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Tips on Using Trimmers in the Garden

by Amy Grant May 18, 2017

Tips on Using Trimmers in the Garden

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My neighbors rely on a professional landscaping crew to maintain their yard while I prefer to do it myself. There’s no right or wrong here, I’m just a gal that likes to get my hands grubby. That said, I sometimes envy how perfect their yard look. Obviously, I’m not a professional, so on their break, I asked some of these landscape professionals for some pointers. The number one thing that they all stressed was the importance of having the right tool for the job and not just any tool but a high quality, sturdy tool. What is their “go to” tool? A string trimmer.

The crew recommended something from Echo, like the GT-225 curved shaft trimmer. It’s designed for moderate size landscapes and comes with ECHO’s i-30 starter system for easy starting and has a 21.2 cc powerful gas engine. It’s 55 inches long with a cutting diameter of 16 inches. Plus, it’s made for folks under 6 feet tall and since I’m no Sheryl Swoopes, I figured this size would fit me best.

Once I decided on the right trimmer for me, I wanted their professional advice on how to use it and they were happy to oblige. To use a string trimmer correctly to edge between grass and a driveway or walkway, turn the trimmer so the string is vertical and then walk it into the cut path. That way it will eject the cut material from the edged area, leaving a clean area.

Sometimes, you want a nice border, but it’s not necessarily a good spot for edging. Then you need to finesse the cut a bit by tapering, holding the trimmer so the string strikes the grass at a slight angle. Pitch the end of the string toward the object you’re trimming against. This will give you a tight, tapered border, cut less grass, and blend the grass with the height of the mown grass.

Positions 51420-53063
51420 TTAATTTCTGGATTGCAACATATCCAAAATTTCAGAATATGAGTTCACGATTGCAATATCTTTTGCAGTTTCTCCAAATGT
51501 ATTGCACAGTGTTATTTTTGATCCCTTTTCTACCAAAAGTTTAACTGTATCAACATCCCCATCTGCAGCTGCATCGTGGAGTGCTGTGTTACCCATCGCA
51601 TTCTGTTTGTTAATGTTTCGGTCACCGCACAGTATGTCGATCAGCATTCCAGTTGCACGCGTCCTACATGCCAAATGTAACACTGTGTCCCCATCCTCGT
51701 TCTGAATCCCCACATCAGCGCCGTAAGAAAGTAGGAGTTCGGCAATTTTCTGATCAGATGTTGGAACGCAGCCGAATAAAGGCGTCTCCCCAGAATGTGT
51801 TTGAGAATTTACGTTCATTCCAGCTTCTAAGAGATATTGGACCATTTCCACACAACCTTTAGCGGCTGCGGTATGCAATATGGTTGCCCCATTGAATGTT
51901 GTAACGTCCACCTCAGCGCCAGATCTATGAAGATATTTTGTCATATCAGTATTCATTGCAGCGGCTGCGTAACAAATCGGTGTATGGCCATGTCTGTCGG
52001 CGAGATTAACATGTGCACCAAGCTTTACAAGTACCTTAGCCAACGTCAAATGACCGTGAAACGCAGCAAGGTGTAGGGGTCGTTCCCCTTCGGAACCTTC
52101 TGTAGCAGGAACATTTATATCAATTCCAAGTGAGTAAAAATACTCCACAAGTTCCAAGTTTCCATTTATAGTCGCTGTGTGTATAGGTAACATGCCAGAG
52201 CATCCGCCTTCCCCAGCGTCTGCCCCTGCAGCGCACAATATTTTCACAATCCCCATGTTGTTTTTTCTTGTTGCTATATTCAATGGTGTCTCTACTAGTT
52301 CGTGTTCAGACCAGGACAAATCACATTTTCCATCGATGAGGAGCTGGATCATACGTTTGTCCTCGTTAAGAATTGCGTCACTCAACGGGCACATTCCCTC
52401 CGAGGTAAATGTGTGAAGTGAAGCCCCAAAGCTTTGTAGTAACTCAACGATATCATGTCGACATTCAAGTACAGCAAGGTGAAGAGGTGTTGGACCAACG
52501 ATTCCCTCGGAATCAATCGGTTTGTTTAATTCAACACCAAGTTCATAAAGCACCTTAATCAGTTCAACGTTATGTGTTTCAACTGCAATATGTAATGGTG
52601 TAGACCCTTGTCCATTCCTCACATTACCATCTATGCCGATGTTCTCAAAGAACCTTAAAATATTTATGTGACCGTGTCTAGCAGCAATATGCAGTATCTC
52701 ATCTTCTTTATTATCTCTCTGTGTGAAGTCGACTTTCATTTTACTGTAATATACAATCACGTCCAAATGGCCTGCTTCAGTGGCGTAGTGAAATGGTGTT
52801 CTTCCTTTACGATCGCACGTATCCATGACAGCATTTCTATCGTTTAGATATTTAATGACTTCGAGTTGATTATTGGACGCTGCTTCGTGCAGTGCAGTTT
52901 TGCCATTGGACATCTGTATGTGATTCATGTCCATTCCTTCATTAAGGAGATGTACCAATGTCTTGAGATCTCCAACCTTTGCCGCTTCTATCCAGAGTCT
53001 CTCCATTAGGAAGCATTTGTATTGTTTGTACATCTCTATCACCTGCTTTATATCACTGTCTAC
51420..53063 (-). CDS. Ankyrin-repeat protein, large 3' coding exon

Use a trimmer to scythe when working in tall grass. Easier than using an actual hand held scythe for sure, just swing the trimmer in and out of the cutting area in a shallow U motion. Continue to overlap the U cuts to even out the area.

Their last great tip for using trimmers was called screeding. I had no idea what that meant so they explained that screeding is a method for cutting grass and weeds that are growing in the driveway, paths and sidewalk cracks. Who knew it had a name? Tip the trimmer so the ends of the string are just glancing off the pavement, then move into the base of the weed, cutting evenly against the pavement. This requires care, apparently. If you cut too shallow, you’re wasting string and not cutting effectively but if you use too sharp an angle, the string can’t hit enough of the base of the weed to cut it evenly.

All awesome information that will require a little practice on my part but the most important bit of information these guys gave me was to wear protective clothing. A string trimmer can spew out all manner of detritus that can seriously hurt, so wear protective glasses, long sleeves and pants and proper shoes…no flip flops! In fact, it’s very important that when using trimmers in the landscape to always keep the flow of debris directed away from yourself to minimize the risk of injury. It may also be a good idea to change the line head position as needed to redirect the debris, as this flows in the direction of the line head rotation at the point of cutting contact.

The above article was sponsored by ECHO. The information contained in this article may contain ads or advertorial opinions.
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